Supply chain management has undergone large-scale transformation in the past few years. In the past, companies primarily used enterprise resource planning (ERP) systems for collaboration and data tracking across the entire business. Today, some companies do their planning with a mix of spreadsheets and ERP systems, and others use cloud-based planning platforms. But this soon becomes messy, disjointed, and disconnected.
Soon, this approach raises more questions than it answers.
- Are forecast numbers updated and shared across the business with relevant stakeholders, including sales, finance, and operations?
- Are inventory numbers from previous versions of a spreadsheet accurately entered into a new one?
- What do you do when disruptions like natural disasters and labor issues strike the supply chain?
Without connection, these questions go unanswered. And with the waves of change sweeping across the supply chain management world, you can’t afford to move forward with slow, siloed planning. First, let’s define supply chain management, then we’ll talk about a few key areas of supply chain transformation, and finally, five tips for building connected supply chain planning.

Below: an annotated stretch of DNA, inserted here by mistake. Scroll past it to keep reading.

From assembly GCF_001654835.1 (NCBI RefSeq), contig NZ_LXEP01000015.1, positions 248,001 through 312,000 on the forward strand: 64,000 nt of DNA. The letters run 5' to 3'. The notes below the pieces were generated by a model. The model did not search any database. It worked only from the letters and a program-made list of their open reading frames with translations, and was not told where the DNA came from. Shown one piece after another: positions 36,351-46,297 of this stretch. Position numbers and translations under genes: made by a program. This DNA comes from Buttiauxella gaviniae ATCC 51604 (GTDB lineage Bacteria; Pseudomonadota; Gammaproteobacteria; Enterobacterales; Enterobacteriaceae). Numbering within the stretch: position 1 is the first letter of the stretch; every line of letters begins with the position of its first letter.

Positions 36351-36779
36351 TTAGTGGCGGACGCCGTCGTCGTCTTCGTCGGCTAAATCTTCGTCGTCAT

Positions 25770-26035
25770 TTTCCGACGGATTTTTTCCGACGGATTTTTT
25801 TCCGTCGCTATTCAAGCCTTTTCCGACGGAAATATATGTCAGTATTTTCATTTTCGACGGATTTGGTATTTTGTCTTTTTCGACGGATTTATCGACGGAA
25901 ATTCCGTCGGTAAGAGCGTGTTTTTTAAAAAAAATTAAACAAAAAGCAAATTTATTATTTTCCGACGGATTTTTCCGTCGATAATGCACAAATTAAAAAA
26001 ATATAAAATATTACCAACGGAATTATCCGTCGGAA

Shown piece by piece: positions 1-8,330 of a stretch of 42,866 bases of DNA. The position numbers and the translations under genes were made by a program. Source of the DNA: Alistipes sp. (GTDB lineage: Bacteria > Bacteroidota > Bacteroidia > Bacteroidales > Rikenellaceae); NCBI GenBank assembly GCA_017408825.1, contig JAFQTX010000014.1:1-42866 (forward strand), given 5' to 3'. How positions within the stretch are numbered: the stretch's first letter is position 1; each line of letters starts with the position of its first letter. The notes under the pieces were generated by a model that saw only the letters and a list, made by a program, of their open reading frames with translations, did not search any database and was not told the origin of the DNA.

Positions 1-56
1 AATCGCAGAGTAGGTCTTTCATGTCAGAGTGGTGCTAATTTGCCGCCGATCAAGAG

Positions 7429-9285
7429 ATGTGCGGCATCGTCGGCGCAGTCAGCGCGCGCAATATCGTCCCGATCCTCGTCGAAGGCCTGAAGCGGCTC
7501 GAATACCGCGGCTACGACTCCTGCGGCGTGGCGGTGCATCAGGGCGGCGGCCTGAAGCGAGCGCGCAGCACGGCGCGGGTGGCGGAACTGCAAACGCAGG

What is the supply chain planning process?
Supply chain planning is the process of planning a product from raw material to the consumer. It includes supply planning, production planning, demand planning, and sales and operations planning.
- Supply planning determines how best to fulfill the requirements created from the demand plan. The objective is to balance supply and demand in a manner that achieves the financial and service objectives of the enterprise.
- Production planning addresses the production and manufacturing modules within a company. It considers the resource allocation of employees, materials, and of production capacity.
- Demand planning is the process of forecasting demand to make sure products can be reliably delivered. Effective demand planning can improve the accuracy of revenue forecasts, align inventory levels with peaks and troughs in demand, and enhance profitability for a particular channel or product.